Graduation Year


Document Type




Degree Granting Department

Chemical and Biomedical Engineering

Major Professor

William E. Lee III, Ph.D.

Co-Major Professor

Nathan D. Gallant, Ph.D.

Committee Member

John D. Lloyd, Ph.D.


Activities of Daily Living (ADLs), Biomechanics, Electromyography (EMG), Spinal Cord Injury, Veterans, Wheelchair Transfers


This study investigated a series of independent unassisted and device-assisted transfers from a wheelchair to vehicle mock-up and vice versa while simultaneously capturing kinematic, kinetic and electromyographic (EMG) data of impaired volunteers. The study provides a venue for observation and evaluation of upper extremity (UE) joint stresses, muscular force and functional demands associated with transfers in persons with spinal cord injury (SCI) to ultimately prevent UE injury, minimize excessive stress, preserve functionality and limit pain. If people with SCI lose function of their UEs, due to pain and/or degeneration, they must then rely on others for everyday tasks.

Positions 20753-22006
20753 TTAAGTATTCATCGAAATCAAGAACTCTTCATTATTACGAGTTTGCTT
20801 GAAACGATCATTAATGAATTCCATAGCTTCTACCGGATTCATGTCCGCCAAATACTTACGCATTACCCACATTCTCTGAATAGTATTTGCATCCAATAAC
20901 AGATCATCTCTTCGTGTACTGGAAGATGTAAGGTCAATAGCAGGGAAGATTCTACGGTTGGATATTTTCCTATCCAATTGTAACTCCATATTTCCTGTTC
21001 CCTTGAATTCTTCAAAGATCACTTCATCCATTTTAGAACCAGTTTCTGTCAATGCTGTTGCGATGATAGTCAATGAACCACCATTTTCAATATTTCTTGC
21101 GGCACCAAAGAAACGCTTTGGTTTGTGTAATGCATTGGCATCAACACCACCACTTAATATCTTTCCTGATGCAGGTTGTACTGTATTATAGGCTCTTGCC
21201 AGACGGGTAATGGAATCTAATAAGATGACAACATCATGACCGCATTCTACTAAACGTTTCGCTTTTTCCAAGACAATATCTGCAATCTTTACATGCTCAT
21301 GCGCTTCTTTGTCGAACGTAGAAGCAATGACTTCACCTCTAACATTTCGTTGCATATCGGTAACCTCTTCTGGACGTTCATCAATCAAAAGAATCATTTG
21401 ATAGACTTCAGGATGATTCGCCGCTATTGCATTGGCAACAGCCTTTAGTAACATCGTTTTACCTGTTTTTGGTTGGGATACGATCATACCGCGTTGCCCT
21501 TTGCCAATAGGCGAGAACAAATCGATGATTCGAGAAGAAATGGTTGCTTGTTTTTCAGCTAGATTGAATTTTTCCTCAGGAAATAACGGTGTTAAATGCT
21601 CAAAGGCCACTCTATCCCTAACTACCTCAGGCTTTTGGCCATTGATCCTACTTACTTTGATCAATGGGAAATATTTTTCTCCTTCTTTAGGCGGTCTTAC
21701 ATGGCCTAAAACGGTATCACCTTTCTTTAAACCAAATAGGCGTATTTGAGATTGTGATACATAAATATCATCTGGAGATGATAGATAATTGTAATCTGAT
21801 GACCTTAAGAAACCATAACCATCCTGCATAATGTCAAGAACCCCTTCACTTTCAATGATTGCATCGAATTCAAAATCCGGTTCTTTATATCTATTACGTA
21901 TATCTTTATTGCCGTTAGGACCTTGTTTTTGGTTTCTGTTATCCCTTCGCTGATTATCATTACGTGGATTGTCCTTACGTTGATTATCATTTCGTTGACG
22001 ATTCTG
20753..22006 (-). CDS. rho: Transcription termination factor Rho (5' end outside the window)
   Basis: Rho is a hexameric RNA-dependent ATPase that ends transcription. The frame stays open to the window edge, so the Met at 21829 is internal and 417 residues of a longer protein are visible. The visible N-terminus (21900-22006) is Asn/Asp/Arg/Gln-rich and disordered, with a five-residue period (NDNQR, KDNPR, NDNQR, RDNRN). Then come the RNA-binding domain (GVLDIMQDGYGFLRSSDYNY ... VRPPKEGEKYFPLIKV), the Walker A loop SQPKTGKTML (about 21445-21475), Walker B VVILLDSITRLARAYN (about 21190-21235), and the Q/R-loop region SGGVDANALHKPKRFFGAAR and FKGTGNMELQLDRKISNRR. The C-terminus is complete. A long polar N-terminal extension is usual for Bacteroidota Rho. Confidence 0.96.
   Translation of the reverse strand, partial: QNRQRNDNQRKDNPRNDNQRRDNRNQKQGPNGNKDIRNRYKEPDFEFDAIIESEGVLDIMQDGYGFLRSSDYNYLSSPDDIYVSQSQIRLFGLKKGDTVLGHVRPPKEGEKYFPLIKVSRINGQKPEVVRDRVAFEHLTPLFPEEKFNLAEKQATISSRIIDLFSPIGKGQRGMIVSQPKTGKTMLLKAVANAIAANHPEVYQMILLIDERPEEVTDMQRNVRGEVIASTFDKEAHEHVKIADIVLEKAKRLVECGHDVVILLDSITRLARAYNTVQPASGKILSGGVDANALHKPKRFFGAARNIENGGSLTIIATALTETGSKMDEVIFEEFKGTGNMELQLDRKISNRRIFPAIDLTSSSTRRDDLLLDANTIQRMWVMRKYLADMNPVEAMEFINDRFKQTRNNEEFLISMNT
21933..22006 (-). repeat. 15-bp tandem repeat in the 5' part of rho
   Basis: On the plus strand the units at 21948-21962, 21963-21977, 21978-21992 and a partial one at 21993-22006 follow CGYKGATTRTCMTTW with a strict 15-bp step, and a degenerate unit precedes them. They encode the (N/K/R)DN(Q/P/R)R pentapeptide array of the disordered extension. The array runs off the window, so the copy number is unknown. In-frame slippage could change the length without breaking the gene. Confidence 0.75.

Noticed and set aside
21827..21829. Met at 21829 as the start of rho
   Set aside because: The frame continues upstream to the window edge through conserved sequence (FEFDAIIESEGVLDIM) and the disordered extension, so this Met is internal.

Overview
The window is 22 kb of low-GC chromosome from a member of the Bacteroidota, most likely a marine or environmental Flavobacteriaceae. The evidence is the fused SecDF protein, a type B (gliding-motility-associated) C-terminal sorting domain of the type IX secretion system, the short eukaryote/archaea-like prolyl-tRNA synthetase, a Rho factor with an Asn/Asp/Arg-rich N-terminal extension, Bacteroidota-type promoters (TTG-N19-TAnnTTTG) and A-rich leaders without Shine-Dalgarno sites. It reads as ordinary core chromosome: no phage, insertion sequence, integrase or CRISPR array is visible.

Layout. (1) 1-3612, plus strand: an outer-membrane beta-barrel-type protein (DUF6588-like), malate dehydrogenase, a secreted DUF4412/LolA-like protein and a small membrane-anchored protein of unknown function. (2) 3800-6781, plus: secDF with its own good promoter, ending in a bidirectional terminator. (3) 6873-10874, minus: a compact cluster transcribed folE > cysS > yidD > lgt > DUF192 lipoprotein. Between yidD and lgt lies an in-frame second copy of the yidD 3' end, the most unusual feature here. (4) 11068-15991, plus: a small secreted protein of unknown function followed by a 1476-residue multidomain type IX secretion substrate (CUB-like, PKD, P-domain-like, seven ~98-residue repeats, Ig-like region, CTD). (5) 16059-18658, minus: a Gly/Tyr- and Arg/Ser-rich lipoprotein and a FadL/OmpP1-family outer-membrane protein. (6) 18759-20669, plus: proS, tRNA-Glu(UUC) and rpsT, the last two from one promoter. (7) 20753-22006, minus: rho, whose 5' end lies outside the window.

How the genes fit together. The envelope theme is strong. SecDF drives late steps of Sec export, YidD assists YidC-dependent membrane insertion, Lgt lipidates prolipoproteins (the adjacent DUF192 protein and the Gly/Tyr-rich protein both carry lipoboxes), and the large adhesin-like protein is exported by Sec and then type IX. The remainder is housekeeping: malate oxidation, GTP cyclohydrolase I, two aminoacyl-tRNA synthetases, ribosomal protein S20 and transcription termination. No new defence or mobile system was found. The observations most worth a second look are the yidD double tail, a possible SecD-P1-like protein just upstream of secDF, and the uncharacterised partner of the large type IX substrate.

Five paraplegic males from the Tampa Bay area were recruited to take part in the study. Participants were asked to perform a series of transfers using 4 commercially available devices or mock-ups of that device as well as an unassisted transfer, which permitted the use of no assistive device. Three data types were captured: kinematic data using motion capture, kinetic data using force transducers which were integrated into the vehicle mock-up and EMG of 5 bilateral muscle groups. Data collection took approximately 4 hours per subject.

Forces occurring during the unassisted transfers were found to be the highest. This is also supported by the EMG data. Performing level transfers lessened stresses at the UE versus non-level transfers. The highest moments of the UEs were found at the shoulders with high variability between subjects. It was also found that body mass index (BMI) had an affect on a subjects ability to perform transfers.

Ultimately this study found that using an assistive device is better than not using an assistive device. This is proven by EMG and force data, which were both found to be less with the use of an assistive device as opposed to transferring independently with no assistance. Performing level transfers, maintaining ones body mass and staying active are all factors that will limit stresses at the UEs during wheelchair transfers to and from a vehicle.